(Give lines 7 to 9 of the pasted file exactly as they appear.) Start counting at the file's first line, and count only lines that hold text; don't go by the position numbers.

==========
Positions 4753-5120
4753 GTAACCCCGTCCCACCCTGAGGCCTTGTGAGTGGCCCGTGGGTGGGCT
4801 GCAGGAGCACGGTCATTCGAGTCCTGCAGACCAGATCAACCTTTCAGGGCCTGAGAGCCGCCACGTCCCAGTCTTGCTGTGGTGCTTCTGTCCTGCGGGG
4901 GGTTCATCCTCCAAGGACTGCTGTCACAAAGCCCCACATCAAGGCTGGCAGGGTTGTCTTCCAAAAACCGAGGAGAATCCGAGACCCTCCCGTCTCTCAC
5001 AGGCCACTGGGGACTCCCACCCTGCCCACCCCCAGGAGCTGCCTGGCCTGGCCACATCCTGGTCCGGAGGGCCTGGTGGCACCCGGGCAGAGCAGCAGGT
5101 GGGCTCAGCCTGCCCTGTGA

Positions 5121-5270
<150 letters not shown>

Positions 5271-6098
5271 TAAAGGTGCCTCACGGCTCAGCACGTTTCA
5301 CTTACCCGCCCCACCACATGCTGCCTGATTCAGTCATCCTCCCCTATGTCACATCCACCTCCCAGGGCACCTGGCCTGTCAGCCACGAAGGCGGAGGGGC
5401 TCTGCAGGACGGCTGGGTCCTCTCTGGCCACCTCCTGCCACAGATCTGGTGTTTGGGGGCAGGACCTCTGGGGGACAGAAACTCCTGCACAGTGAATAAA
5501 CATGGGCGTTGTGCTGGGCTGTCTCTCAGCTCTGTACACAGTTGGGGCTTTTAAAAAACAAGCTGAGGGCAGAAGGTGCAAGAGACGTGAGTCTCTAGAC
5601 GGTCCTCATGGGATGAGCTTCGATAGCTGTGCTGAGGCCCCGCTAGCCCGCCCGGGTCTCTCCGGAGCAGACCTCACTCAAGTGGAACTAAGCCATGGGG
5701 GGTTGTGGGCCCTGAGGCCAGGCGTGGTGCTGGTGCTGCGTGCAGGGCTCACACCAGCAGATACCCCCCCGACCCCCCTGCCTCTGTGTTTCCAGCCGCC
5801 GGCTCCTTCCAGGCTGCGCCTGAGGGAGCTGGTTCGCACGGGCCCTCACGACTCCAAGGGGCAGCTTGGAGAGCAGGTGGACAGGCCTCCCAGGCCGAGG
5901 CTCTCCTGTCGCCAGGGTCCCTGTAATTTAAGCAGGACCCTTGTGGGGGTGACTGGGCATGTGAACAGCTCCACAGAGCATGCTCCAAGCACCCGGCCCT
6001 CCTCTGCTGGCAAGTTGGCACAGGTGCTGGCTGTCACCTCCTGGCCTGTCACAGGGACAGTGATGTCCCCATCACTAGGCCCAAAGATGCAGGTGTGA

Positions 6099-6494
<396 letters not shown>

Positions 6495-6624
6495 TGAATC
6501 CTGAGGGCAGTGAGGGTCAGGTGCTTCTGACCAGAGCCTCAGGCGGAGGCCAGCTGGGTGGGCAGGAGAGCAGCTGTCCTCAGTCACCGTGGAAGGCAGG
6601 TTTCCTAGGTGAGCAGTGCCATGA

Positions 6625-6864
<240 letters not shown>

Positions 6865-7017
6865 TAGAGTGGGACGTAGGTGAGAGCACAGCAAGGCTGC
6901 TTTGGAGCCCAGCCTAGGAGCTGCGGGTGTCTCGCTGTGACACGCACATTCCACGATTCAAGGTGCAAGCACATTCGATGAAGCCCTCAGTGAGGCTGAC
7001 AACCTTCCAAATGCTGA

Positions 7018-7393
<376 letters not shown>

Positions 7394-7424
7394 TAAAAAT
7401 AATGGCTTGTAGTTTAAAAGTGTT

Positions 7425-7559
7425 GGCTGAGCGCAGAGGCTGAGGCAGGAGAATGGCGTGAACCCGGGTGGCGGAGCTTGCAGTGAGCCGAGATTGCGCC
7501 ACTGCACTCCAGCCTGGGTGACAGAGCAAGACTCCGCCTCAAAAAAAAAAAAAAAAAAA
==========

Positions 5121-5270
<150 letters not shown>

Positions 5271-6098